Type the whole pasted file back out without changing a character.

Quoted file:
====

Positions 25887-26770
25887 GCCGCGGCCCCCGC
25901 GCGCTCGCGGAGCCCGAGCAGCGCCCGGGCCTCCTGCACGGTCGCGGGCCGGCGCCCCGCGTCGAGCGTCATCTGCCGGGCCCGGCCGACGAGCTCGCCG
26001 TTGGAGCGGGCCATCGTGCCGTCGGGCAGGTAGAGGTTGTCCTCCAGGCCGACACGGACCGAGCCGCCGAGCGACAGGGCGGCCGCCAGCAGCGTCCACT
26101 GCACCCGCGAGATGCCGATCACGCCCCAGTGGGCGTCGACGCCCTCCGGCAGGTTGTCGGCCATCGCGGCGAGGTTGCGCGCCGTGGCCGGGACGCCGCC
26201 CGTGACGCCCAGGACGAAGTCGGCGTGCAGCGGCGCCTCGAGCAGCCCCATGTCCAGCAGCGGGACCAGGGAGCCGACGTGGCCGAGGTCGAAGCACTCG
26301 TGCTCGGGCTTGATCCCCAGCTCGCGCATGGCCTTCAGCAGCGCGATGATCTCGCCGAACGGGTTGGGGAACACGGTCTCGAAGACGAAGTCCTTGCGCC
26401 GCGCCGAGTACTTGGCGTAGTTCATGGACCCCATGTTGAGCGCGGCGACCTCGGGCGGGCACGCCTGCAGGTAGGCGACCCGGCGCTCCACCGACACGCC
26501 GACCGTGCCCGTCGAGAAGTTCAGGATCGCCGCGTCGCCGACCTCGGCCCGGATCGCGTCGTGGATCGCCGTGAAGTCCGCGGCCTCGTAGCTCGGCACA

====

Positions 25887-26770
25887 GCCGCGGCCCCCGC
25901 GCGCTCGCGGAGCCCGAGCAGCGCCCGGGCCTCCTGCACGGTCGCGGGCCGGCGCCCCGCGTCGAGCGTCATCTGCCGGGCCCGGCCGACGAGCTCGCCG
26001 TTGGAGCGGGCCATCGTGCCGTCGGGCAGGTAGAGGTTGTCCTCCAGGCCGACACGGACCGAGCCGCCGAGCGACAGGGCGGCCGCCAGCAGCGTCCACT
26101 GCACCCGCGAGATGCCGATCACGCCCCAGTGGGCGTCGACGCCCTCCGGCAGGTTGTCGGCCATCGCGGCGAGGTTGCGCGCCGTGGCCGGGACGCCGCC
26201 CGTGACGCCCAGGACGAAGTCGGCGTGCAGCGGCGCCTCGAGCAGCCCCATGTCCAGCAGCGGGACCAGGGAGCCGACGTGGCCGAGGTCGAAGCACTCG
26301 TGCTCGGGCTTGATCCCCAGCTCGCGCATGGCCTTCAGCAGCGCGATGATCTCGCCGAACGGGTTGGGGAACACGGTCTCGAAGACGAAGTCCTTGCGCC
26401 GCGCCGAGTACTTGGCGTAGTTCATGGACCCCATGTTGAGCGCGGCGACCTCGGGCGGGCACGCCTGCAGGTAGGCGACCCGGCGCTCCACCGACACGCC
26501 GACCGTGCCCGTCGAGAAGTTCAGGATCGCCGCGTCGCCGACCTCGGCCCGGATCGCGTCGTGGATCGCCGTGAAGTCCGCGGCCTCGTAGCTCGGCACA